When merchants get a free ride and consumers have no say


First it was the Covid-induced lockdown, then came supply chain disruptions followed by rising sea freight costs. Then came the Russian-Ukrainian war, global energy price volatility, India’s export ban, and then dollar market volatility in quick succession. The list of causes goes on, giving enough reasons for the price increases of consumer goods. These were mostly global phenomena and therefore unavoidable. Then came domestic heating oil price hikes – twice in the nine months since November 2021. The latest record highs now look like the best excuse for retail prices to hit record highs.

Retailers are the last point in the supply chain that sets the price tags that directly impact consumers. Is there a limit to their profit margin? What percentage? Who fixes it? Retail chief Helal Uddin defended the retailers. He says a vendor is hard working and needs at least Tk 500 per day to feed his family of five. He has to earn the amount, says Helal, president of Bangladesh Dokan Malik Samity, finding no fault with the large price difference between the Karwan Bazar wholesale market and the Rampura kitchen market in the capital.

While sympathetic towards retailers or sellers, the entrepreneur is the least intrusive to consumers. How much should consumers – not all of whom have unlimited income – pay to help the seller feed his family? Extra tk3 on an egg? Tk30 more on a kg of patal?

Fuel oil price hikes have become the latest excuse to squeeze consumers further. Will the fuel price hike apply to a pedal rickshaw van transporting vegetables or eggs from Karwan Bazar or Tejgaon wholesale market to the kitchen market or grocery store in your lane ?

In fact, an emergency number, such as 999 or the only dedicated Covid hotline, should also be opened by the Consumer Rights Protection Directorate. Random raids by magistrates from different agencies alone will not suffice. Retailers revert to previous practice right after the raids and make up for the penalty by charging consumers even more. Regulators should take calls from deceived consumers and send emergency response teams to markets, if possible, deploy undercover inspectors to check retail prices. These efforts can help put market manipulators back on track.

Prices also skyrocketed a few years ago when there was no covid or war. The umbrella trade body FBCCI set up stalls in various key markets in the city and sent teams to check prices with the Ministry of Commerce. It worked. Similar initiatives were seen in the coordinated campaign against formalin, joined by the Dhaka Metropolitan Police.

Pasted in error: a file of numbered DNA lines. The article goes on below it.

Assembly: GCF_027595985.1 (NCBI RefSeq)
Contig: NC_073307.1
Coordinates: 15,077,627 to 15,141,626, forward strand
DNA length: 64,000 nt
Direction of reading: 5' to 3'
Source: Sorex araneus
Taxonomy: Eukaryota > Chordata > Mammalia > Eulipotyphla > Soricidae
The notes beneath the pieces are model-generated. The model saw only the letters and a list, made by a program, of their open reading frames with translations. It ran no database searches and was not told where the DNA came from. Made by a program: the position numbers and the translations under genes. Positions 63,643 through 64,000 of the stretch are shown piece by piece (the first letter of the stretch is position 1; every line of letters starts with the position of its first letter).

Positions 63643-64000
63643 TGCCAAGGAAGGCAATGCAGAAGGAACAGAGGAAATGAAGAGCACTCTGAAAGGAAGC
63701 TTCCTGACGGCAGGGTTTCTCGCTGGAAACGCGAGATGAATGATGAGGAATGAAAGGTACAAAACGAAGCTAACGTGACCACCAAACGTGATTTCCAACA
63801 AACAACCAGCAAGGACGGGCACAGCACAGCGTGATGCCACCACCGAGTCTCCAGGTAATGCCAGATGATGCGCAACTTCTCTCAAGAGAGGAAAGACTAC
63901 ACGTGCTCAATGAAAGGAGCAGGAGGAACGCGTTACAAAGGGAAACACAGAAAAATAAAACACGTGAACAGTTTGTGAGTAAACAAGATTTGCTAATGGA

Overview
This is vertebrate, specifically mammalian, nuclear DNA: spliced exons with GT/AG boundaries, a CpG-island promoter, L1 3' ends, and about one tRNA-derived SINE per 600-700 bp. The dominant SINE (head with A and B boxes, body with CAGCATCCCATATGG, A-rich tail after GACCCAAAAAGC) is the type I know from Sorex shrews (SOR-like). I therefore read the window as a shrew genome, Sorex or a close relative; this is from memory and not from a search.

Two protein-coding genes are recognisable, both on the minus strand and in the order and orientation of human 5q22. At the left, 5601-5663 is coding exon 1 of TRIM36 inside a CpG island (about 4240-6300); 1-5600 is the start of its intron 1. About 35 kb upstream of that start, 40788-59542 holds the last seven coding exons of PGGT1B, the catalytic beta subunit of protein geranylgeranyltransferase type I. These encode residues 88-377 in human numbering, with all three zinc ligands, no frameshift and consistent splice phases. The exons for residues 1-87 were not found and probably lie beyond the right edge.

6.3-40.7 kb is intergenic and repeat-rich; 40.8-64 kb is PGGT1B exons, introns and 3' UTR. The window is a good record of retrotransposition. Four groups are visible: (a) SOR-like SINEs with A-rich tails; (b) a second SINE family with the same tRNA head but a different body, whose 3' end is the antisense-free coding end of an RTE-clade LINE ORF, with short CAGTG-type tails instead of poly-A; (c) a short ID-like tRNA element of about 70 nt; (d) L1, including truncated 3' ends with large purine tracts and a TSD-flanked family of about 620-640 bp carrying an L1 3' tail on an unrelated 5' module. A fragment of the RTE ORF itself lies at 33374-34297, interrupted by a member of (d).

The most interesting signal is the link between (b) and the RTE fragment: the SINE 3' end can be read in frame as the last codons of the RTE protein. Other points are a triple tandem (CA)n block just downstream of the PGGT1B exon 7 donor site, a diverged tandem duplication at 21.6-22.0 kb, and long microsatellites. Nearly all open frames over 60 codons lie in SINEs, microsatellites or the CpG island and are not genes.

These initiatives are absent today.

Trade bodies find new excuses and negotiate with the government to obtain reduced duties or higher prices, as we have seen in the case of edible oils.

Consumers are voiceless scapegoats and no one owes them an explanation of why prices are rising, or by how much or for how long.

Global fast-food chain McDonald’s, before raising the price of its cheeseburger in London by 20% in July, explained to its customers why it had to opt for this one, explaining that the price would increase for the first time in 14 years due to soaring prices. inflation.

The price of the cheeseburger would drop from 99 pence to 1.19 pounds.

“Just like you, our business, our franchisees who own and operate our restaurants, and our suppliers are all feeling the impact of rising inflation,” McDonald’s publicly announced.

This is how McDonald’s values ​​its customers. A simple leaflet didn’t cost them, but it’s one of the things that has helped the Chicago-based American food chain build its image and 36,000 outlets in more than 100 countries.

The British Retail Consortium also explained why shops and supermarkets had to raise prices by 4.4% in the year to July, the highest since 2005.

None of our consumer-focused companies or trade associations bother to explain their decisions to raise prices to customers.